Read the articles selected in May 2019
Commercial break. How ethical is it for advertisers to track your mood?
By Emily Bell
Source: The Guardian, 6 May
New technologies allow to catch the mood of the spectator or online reader to modify the offer of commercial breaks, tailored in real time to the emotions raised directly or through a sequence of mental associations by the text enjoyed at that moment.
From lab to table: can cell-cultured meat win over Americans?
By Laura Reiley
Source: The Washington Post, 4 May
Before the increasing demand for meat and the concerns for the environment and the public health related to its consumption the US are going to launch the first food made from meat derived from animal cells grown in petri-dishes. The bet is to convince the non vegetarians or vegans consumers.
Les Océans, nouvel eldorado de la recherche pharmaceutique
By Nathalie Szapiro-Manoukian
Source: Le Figaro, 13 May
The marine molecules are like no other ones on the land, but are difficult to find. The collective work Écologie chimique, le language de la nature explains that using the natural marine resources to create new drugs is one reason more to protect the nature.
A black hole for STEM Women
By Margareth A. Hamburg & Nicole Small
Source: Newsweek International, 17 May
One reason for the lack of women in STEM is the lack of female role models, which can be seen also in the fictions and could in the reality increase girls’motivation and interest in sciences. In the US several initiatives try to attract women in these subjects with the promise to change the world.
La Red nunca fue un paraísoBy Evgeny Morozov
Source: El País, 5 May
As long as the web is not meant as a set of infrastructures designed for the empowerment of the individual citizens and workers, there won’t be never the transfer of power from the capitalist groups to the plurality of users as invoked by the new Tim Berners-Lee’s Manifest.
“Die Quantenmechanik ist wirklich verrückt”
By Tanja Traxler
Source: Der Standard, 8 May
In this interview Marc Henneaux talks about the possibility to unify in a few years the relativity's theory with the quantic physics while the science, in the wait of the choice of the best theory as the starting point, always manifests the insuppressible tendency to decide for the most beautiful and harmonic one.
Do transportation network companies decrease or increase congestion?
By Gregory D. Erhardt, Sneha Roy etc.
Source: Science, 8 May
Despite their potential to reduce the use of private cars, this research shows on the base of reliable data that in San Francisco transportation network companies (TNCs) have increased traffic congestion, and suggests how to integrate TNCs into the existing transportation networks.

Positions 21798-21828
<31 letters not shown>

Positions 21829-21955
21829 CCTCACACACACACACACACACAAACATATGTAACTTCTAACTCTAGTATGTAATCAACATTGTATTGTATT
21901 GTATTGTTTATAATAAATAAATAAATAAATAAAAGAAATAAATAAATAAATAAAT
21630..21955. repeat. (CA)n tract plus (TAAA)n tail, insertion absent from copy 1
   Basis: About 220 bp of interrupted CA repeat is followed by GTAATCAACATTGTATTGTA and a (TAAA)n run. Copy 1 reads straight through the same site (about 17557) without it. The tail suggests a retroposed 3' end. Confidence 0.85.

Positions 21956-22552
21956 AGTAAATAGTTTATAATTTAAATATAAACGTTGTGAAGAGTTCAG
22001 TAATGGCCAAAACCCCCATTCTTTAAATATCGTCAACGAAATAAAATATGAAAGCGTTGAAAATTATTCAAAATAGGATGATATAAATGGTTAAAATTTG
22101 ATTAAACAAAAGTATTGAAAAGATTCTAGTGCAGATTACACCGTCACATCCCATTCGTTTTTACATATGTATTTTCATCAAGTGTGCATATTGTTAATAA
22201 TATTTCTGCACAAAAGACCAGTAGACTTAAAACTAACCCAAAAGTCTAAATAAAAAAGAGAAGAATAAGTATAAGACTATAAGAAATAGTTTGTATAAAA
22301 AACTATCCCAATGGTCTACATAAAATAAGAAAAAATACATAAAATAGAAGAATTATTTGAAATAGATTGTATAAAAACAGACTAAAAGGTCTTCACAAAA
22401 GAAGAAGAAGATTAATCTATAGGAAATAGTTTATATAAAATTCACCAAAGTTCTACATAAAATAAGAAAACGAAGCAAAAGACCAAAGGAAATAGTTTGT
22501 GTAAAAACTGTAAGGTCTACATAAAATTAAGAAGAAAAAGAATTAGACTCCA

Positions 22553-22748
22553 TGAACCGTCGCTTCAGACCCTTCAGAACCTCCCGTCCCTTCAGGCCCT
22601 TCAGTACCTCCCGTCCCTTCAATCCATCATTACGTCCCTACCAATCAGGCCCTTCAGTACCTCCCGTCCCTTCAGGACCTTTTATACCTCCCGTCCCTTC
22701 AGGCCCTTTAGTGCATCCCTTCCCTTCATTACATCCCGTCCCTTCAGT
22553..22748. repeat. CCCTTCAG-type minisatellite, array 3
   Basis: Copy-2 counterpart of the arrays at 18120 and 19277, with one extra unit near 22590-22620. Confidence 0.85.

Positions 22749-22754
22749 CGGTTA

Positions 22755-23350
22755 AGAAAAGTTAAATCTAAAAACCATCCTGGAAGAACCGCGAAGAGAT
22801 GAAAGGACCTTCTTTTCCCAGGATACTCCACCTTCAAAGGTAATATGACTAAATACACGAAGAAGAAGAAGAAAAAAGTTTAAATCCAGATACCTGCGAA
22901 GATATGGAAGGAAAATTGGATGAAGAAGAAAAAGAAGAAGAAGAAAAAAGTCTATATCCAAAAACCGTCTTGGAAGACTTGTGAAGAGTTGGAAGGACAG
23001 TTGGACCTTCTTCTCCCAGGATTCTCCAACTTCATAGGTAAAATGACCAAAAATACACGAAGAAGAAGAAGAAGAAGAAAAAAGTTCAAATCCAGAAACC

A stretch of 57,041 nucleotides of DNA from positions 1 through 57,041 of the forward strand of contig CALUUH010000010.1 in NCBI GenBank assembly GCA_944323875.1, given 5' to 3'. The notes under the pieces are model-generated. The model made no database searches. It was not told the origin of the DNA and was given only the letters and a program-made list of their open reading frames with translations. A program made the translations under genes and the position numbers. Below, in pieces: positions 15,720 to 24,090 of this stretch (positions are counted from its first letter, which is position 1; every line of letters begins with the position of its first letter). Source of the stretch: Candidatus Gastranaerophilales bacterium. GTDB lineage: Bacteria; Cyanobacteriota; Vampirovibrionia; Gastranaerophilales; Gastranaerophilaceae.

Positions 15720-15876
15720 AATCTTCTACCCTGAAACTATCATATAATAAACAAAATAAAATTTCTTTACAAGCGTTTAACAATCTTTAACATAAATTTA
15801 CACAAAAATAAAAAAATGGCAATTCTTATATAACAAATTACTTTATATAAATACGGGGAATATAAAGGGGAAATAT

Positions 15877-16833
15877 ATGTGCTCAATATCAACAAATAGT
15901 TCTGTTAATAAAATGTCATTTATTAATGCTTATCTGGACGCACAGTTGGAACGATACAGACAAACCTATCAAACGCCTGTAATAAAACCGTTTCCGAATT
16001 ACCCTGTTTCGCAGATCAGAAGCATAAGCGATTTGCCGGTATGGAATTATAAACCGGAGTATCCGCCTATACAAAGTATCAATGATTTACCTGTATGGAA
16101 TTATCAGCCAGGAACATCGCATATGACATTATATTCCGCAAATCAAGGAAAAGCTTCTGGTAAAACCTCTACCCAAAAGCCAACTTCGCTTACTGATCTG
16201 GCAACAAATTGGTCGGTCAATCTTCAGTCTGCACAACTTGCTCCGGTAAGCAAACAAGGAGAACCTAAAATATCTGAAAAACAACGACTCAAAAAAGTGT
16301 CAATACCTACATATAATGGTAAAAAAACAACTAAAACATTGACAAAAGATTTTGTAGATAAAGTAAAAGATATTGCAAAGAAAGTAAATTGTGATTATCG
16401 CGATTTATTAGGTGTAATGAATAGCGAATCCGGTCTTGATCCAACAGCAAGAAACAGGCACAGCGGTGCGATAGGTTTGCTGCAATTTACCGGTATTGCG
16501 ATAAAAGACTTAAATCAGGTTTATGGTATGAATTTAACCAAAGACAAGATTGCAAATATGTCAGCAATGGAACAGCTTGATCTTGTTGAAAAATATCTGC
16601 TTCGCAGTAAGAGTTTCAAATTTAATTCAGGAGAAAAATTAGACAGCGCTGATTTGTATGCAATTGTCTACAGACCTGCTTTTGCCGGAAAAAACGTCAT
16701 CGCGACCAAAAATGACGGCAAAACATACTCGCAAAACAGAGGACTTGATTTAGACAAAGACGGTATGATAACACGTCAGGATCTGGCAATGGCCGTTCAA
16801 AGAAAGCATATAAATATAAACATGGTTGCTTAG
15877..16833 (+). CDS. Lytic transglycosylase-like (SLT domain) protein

Kommt jetzt die Zeit der Philosophen?
By Allegra Mercedes Pirker
Source: Der Standard, 9 May
The digital universe needs philosophers. Not only the digitalization raises ethical problems, but many figures of the technological Olympus originate from philosophical courses of study. Otherwise, the capacity to argue logically, think analytically and explain structurally are always marketable skills.
Au frontières du connu, de l’inconnu et de l’inconnaissable
By Yann Verdo
Source: Les Echos, 19 April
A new book by Marcus de Sautoy presents a framework of the current scientific theories and discoveries to describe a point of no return for the human thought arrived at the limits of the knowledge and open to the unknown and unknowable.
Drawing identified as second known sketch of Leonardo
By Mark Brown
Source: The Guardian, 2 May
Scholars have recognized the second sketch of Leonardo, a drawing hastily outlined, probably by an assistant on a two-sided sheet employed on the other side for an equestrian study. Considered of no great artistic value, the work is hugely important from a biographic point of view and is shown at Buckingham Palace this month.
Biggest Denisovan fossil yet spills ancient human’s secrets
By Matthew Warren
Source: Nature, 1 May
Jawbone found on Tibetan Plateau has been attributed to the ancient hominin group recently discovered on the Denisovan Cave in Siberia through the research of collagen proteins. The success of the analysis in absence of DNA opens new possibilities to archaelogy.
Internet of Things: Energy boon or bane?
By Eric Hittinger & Paulina Jaramillo
Source: Science, 26 April
Another revolution will happen in our lives, and it will have to reckon with the consumption of energy. The Internet of Things not only will have a direct impact on the systems of energy, but will also bring to a multiplied use of devices and services..